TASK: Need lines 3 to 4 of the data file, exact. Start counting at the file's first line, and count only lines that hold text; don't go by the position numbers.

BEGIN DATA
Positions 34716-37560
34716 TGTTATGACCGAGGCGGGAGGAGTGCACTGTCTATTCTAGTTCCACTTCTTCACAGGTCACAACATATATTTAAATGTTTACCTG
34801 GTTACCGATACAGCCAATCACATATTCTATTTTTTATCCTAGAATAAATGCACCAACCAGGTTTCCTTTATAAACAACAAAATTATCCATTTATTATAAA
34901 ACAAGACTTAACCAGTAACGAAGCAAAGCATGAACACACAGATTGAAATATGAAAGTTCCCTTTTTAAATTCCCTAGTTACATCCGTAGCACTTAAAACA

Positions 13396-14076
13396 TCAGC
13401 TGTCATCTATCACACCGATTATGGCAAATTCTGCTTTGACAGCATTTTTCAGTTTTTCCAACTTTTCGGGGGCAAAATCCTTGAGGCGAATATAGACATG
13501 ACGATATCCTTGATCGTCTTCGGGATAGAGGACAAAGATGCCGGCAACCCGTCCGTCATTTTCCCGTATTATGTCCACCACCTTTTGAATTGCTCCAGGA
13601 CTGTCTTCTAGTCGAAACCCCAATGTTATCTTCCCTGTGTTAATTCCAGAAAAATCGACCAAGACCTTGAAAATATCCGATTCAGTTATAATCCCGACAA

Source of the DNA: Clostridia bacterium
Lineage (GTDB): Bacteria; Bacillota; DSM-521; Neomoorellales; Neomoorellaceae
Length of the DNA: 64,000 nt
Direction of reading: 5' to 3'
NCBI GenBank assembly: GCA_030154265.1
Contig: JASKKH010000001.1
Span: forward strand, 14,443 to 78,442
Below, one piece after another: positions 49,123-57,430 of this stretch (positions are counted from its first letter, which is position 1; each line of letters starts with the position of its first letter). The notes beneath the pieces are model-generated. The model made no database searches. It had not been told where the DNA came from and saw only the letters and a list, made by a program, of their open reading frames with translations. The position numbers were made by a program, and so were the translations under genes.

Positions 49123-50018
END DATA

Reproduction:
34801 GTTACCGATACAGCCAATCACATATTCTATTTTTTATCCTAGAATAAATGCACCAACCAGGTTTCCTTTATAAACAACAAAATTATCCATTTATTATAAA
34901 ACAAGACTTAACCAGTAACGAAGCAAAGCATGAACACACAGATTGAAATATGAAAGTTCCCTTTTTAAATTCCCTAGTTACATCCGTAGCACTTAAAACA